If you own a business that is growing and prospering, you probably treat it like your own child; investing time, sweat, and tears into it for many, many years. How is it even possible that a judge can order you to split half of your business with your soon-to-be ex-wife?! Is your wife legally entitled to take half of your business in a divorce or does the judge secretly have something against you? Many men scramble to find a way to make it impossible, or rather unappealing, for the wife to lay claim to your business during a divorce. This includes illegal actions such as cooking the books (aka falsifying financial statements). Don’t do that. Here’s a hint to how it ends: it’s not good. Don’t lie about the numbers of your business to try and save your business in a divorce.
This blog post will explain the legal ins and outs of divisions in a divorce, specifically division of a business that you owned while married. Or, you can pick up the phone and give our experienced family lawyer a call for a consultation of your current situation. This is not a simple issue to resolve and we won’t downplay how complex business ownership and a divorce can get.
How is it Legal for My Business to Be Split in a Divorce?
A business owned and operated, profitably, is a source of income for you and your family. Just like any source of work income and physical marital property, a business is considered an asset. Assets are evaluated and given a monetary value or worth, which allows a court the ability to divide marital property and assets fairly between the spouses in a divorce.
Since California is a community property, no-fault divorce state, everything acquired during the marriage is owned by both spouses – equally, 50-50. But wait, there is a potential loophole word in the previous sentence – during. If you started the business before you and your wife got married, you may have a legitimate argument. Your business that was started before the marriage may, in fact, be separate property. At the least, some part of the business will be separate property, if not all.
What If I Started This Business Before We Got Married?
If you started the business before you and your wife got hitched, the “ownership” of this property depends on a few different facts. Below are some questions that will need to be answer to figure this out:
- How long before the marriage did you start the business? Was it 6 months? 3 years? 10 years?
- Before the marriage, what were the company’s assets and how profitable was it?
- When you got married, how much was the business worth?
- Compared to when you first got married, if the business now more profitable, less profitable or the same?
- If there was a change in value of the business, was it due to joint, marital efforts? Did your wife help with the business? Did you invest community money into the business?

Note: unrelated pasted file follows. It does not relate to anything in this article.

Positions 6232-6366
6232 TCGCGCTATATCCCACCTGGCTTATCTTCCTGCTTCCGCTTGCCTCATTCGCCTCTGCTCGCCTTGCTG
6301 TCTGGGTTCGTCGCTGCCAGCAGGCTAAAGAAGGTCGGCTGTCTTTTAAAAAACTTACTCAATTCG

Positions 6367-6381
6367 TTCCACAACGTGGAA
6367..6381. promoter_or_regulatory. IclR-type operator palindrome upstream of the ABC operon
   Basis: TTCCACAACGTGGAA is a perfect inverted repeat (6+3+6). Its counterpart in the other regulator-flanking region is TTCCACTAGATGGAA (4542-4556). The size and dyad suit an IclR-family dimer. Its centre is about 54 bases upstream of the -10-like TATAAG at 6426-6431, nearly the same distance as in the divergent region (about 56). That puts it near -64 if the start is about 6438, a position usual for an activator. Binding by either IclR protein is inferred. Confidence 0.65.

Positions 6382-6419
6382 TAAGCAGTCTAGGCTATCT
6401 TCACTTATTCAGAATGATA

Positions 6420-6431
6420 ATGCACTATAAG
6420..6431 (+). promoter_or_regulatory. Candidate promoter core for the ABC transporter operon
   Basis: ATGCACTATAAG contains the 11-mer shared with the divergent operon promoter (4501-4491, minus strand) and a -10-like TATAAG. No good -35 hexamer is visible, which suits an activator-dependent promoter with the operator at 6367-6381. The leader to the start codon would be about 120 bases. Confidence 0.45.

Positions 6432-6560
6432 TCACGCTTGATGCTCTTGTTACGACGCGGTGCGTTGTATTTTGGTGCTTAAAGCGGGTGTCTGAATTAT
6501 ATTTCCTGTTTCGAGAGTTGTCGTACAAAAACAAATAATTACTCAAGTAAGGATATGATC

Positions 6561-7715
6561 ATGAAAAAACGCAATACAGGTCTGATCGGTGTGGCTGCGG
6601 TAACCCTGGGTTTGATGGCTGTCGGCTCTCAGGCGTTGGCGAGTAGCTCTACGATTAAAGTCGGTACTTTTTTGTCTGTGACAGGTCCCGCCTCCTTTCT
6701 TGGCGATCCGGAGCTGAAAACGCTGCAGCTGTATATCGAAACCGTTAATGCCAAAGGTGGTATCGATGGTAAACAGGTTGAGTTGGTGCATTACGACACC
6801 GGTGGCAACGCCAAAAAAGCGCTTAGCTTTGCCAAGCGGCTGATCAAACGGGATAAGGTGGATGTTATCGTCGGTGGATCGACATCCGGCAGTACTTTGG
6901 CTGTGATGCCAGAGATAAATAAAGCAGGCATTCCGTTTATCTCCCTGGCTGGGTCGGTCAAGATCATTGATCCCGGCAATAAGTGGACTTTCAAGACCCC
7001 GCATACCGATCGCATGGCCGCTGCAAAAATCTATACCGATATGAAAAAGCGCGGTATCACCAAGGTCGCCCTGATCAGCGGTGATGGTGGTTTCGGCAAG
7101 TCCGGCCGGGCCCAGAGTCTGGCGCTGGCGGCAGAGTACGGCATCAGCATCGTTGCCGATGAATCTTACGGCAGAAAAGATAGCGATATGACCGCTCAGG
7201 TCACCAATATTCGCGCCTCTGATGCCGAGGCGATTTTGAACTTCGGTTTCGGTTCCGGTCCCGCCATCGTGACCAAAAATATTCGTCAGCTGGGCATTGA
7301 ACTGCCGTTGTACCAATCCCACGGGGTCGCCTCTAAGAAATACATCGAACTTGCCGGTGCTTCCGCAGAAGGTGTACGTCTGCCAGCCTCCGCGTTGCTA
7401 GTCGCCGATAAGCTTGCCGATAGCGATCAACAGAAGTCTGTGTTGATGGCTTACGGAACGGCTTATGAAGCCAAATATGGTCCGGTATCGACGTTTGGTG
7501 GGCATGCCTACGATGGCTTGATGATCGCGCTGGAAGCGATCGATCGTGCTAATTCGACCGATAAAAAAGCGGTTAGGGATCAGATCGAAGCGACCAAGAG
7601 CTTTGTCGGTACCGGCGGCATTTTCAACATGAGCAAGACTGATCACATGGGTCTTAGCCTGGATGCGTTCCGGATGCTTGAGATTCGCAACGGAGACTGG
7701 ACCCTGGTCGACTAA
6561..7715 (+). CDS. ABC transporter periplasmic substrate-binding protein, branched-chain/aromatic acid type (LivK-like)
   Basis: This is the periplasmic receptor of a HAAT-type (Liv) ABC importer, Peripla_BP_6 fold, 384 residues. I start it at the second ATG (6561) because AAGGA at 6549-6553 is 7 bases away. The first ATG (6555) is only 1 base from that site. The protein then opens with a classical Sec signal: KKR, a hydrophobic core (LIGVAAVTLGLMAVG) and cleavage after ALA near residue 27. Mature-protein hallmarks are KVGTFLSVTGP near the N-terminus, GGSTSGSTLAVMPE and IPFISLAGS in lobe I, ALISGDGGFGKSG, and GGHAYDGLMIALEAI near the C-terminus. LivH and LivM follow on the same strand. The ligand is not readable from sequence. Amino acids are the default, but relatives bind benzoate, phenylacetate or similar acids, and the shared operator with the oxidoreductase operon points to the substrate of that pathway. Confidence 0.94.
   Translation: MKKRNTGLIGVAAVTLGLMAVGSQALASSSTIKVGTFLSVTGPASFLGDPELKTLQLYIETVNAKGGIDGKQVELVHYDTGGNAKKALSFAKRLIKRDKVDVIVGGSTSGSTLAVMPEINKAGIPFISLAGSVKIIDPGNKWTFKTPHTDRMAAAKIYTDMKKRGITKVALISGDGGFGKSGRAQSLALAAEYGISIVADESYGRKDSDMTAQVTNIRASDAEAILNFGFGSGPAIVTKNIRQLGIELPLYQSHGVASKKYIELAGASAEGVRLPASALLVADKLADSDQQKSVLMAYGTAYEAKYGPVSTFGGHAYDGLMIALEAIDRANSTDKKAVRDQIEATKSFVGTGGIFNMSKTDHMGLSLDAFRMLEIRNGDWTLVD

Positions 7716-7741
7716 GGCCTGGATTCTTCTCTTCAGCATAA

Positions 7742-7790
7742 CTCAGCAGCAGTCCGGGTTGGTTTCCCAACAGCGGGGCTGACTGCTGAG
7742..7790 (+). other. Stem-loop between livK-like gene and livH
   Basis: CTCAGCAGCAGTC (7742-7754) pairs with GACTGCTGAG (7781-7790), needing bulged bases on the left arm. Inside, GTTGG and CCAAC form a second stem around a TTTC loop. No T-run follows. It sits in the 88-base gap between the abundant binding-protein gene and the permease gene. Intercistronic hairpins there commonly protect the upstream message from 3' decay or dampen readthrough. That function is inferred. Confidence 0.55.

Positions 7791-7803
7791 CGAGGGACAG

The answers to these questions will give your lawyer and the judge a better idea of how much of the business should be considered separate property and how much of it is community property that should be split up in the divorce.
What Happens if This is a Family Business That Was Passed Down to Me by My Parents?
Occasionally, a person might be blessed with an already-established business from their family. This business might have been in the family for decades, passed down from one son to another and another. If you are the newest owner of a family-owned business, your family, you might be rightfully worried about being the one that loses the family business. It is possible that this business that was passed down to you may be subject to discussions of division in your divorce.
Even if the business was given to you during your marriage, there is a way to keep it as separate property. Here are several different things that would keep your family business from being split in the divorce:
- Be able to prove that the business was a gift to you and only you, which creates separate property even if you are married at the time.
- Have a lawyer write up a post-nuptial agreement that says the business is yours and it cannot be split in case of a divorce. If the business was given before you were married, you can have this written into a prenuptial agreement
- Never hide assets from your spouse
- Keep everything of the business separate from the marital/community property. This means keep the funds in a separate account and don’t use community monies to invest in the business. Furthermore, paying your spouse properly if she does work for the company may prove to be helpful, as well as making sure that business property (cars, electronics, inventory) is not comingled with community property
A family business that is given to you may be treated like a family inheritance. California provides a major exception to inheritance when it comes to asset division in divorce. If a spouse acquires a gift or inheritance while married, it would still be that spouse’s separate property. It is important that you are able to prove separate ownership with financial records or other relevant documents though.
If I Have a Business Partner, Can She Still Be Given Half of the Business?